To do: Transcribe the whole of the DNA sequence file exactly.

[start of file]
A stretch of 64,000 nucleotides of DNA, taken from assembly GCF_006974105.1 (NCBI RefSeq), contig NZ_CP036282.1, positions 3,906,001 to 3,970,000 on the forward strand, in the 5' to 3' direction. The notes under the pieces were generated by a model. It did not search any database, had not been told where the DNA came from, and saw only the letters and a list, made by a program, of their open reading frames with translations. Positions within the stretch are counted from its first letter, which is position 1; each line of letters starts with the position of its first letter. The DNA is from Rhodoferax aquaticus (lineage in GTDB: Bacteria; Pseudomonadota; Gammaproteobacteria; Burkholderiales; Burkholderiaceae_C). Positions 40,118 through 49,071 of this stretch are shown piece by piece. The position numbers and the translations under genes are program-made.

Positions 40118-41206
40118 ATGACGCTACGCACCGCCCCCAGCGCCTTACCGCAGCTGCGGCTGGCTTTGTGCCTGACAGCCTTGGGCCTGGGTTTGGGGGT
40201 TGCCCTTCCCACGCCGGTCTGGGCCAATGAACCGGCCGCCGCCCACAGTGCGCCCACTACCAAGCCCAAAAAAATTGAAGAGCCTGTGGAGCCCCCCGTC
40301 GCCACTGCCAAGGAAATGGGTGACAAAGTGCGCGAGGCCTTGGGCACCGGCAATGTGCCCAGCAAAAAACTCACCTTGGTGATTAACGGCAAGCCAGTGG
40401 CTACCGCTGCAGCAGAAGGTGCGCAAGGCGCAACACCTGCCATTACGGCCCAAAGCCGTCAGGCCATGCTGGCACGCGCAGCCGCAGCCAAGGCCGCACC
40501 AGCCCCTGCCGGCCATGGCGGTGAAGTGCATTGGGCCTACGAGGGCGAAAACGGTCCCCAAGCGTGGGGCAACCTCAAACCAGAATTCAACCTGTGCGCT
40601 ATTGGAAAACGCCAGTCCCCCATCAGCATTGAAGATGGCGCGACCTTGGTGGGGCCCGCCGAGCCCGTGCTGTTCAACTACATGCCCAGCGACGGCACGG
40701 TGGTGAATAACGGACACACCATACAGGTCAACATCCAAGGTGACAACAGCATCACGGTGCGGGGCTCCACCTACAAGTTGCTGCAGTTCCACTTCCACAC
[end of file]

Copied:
A stretch of 64,000 nucleotides of DNA, taken from assembly GCF_006974105.1 (NCBI RefSeq), contig NZ_CP036282.1, positions 3,906,001 to 3,970,000 on the forward strand, in the 5' to 3' direction. The notes under the pieces were generated by a model. It did not search any database, had not been told where the DNA came from, and saw only the letters and a list, made by a program, of their open reading frames with translations. Positions within the stretch are counted from its first letter, which is position 1; each line of letters starts with the position of its first letter. The DNA is from Rhodoferax aquaticus (lineage in GTDB: Bacteria; Pseudomonadota; Gammaproteobacteria; Burkholderiales; Burkholderiaceae_C). Positions 40,118 through 49,071 of this stretch are shown piece by piece. The position numbers and the translations under genes are program-made.

Positions 40118-41206
40118 ATGACGCTACGCACCGCCCCCAGCGCCTTACCGCAGCTGCGGCTGGCTTTGTGCCTGACAGCCTTGGGCCTGGGTTTGGGGGT
40201 TGCCCTTCCCACGCCGGTCTGGGCCAATGAACCGGCCGCCGCCCACAGTGCGCCCACTACCAAGCCCAAAAAAATTGAAGAGCCTGTGGAGCCCCCCGTC
40301 GCCACTGCCAAGGAAATGGGTGACAAAGTGCGCGAGGCCTTGGGCACCGGCAATGTGCCCAGCAAAAAACTCACCTTGGTGATTAACGGCAAGCCAGTGG
40401 CTACCGCTGCAGCAGAAGGTGCGCAAGGCGCAACACCTGCCATTACGGCCCAAAGCCGTCAGGCCATGCTGGCACGCGCAGCCGCAGCCAAGGCCGCACC
40501 AGCCCCTGCCGGCCATGGCGGTGAAGTGCATTGGGCCTACGAGGGCGAAAACGGTCCCCAAGCGTGGGGCAACCTCAAACCAGAATTCAACCTGTGCGCT
40601 ATTGGAAAACGCCAGTCCCCCATCAGCATTGAAGATGGCGCGACCTTGGTGGGGCCCGCCGAGCCCGTGCTGTTCAACTACATGCCCAGCGACGGCACGG
40701 TGGTGAATAACGGACACACCATACAGGTCAACATCCAAGGTGACAACAGCATCACGGTGCGGGGCTCCACCTACAAGTTGCTGCAGTTCCACTTCCACAC